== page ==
7 Tips to land up a good Job

Given below are 7 important tips to land up a job of your liking in 3 months. The tips are based on my own experience of several years in corporate world and they are not in any specific order.

  • First and foremost create an account and your profile in top job portals such as Naukri, TimesJobs, Monster, Naukri Hub, Carrerjet, Clickjobs, Recruit.net, etc.. You can create multiple profiles with a decent covering letter on most of the sites. This helps in applying by choosing an appropriate profile based on the job requirements.
  • Search for relevant jobs (you can save your searches and also create job alerts) and start applying. Initially you may apply for all positions which are closer /similar to the opportunity that you are looking for. Even though they are not an exact match for your requirement, it would nevertheless bring your resume to the notice of the potential recruiters. Sometimes they may have another requirement which matches your background and experience but not advertised. It also gets your CV into circulation.
  • It is important to make little changes to your resume often. You can make very in-significant changes to your resume like a minor change in resume headlines or add a new skill set or anything else you feel relevant. Any change is useful because resumes which are most recently updated always come on top of the searches by recruiters. They always have higher chance of getting noticed and shortlisted.
  • Your resume should be long enough to cover your major achievements but short enough to evoke interest. Ideally it should not be more than two pages. Present key facts and highlight your achievements in these two pages but keep elaborations for personal meetings. Your first target should be to get shortlisted and be called for a preliminary interview. Once shortlisted, you get a much needed chance to impress the recruiters/ employers in a face to face meeting. Long resumes are boring and are often not read. Recruiters invariably have very limited time for each candidate. Your resume should be crisp and interesting.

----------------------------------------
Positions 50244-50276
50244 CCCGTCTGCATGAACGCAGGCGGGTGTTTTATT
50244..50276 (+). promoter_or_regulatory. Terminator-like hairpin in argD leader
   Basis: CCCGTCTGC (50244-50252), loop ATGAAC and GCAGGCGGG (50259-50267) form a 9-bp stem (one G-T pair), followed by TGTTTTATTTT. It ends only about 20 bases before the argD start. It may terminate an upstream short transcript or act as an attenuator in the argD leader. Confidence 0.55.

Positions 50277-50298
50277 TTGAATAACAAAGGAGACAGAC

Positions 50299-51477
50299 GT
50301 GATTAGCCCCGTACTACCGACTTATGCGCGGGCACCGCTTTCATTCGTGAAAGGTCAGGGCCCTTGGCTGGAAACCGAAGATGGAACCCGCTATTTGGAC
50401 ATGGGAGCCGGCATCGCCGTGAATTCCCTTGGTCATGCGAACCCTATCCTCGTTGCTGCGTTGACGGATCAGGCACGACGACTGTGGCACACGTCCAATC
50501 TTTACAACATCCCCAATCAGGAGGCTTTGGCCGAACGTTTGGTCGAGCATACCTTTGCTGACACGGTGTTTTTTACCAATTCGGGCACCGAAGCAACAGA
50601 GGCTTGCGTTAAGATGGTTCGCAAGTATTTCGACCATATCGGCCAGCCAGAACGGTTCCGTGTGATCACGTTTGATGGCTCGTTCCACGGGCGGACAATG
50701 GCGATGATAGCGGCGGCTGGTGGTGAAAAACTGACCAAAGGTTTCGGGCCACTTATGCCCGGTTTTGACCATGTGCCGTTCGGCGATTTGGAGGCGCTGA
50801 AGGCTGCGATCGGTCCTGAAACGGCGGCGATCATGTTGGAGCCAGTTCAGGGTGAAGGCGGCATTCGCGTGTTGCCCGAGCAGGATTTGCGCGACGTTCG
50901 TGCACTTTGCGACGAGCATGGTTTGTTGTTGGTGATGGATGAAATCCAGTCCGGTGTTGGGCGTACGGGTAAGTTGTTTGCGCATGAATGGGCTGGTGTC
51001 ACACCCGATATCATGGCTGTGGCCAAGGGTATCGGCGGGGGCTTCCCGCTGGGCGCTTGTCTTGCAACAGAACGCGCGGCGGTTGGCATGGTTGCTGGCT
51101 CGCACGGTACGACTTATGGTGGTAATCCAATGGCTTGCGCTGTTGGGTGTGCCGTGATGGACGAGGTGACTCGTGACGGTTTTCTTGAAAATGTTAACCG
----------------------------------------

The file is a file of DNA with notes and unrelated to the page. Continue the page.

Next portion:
• In parallel, please contact your network of friends and acquaintances in similar industries. Many companies offer good referral incentives to employees for referring candidates. This way companies save a lot of money on advertisement and it’s a win-win situation for employer & employee. You stand a good chance of being recommended by your friend.
  • Create your profile on professional networking sites such as LinkedIn and expand your network. Get noticed by posting articles, taking part in discussions, joining interest groups, etc..   Talent acquisition teams of many companies scout for talent on these sites. Also being an international platform, your chances of being noticed and selected by multinational and transnational firms goes up significantly.
  • It is always a good idea to leave some things open in your resume for negotiation such as salary expectations and joining time. It gives you a better chance to negotiate the salary and benefits you desire once company finds you suitable for a particular post. It also allows you to settle for a lower salary in case you find the company and job prospects much better that what you anticipated. Demanding a particular salary right in the beginning, may block your chances of being shortlisted in the first place. Some companies also offer handsome joining bonus in case you can join them quickly. This will more than compensate for your loss of notice period salary.

Did you find the post  interesting?

Please write to me at mmanohar@illuminatedpathwayz.com. I would be glad to receive your feedback / comments.



Management Education in India – Seeking New Directions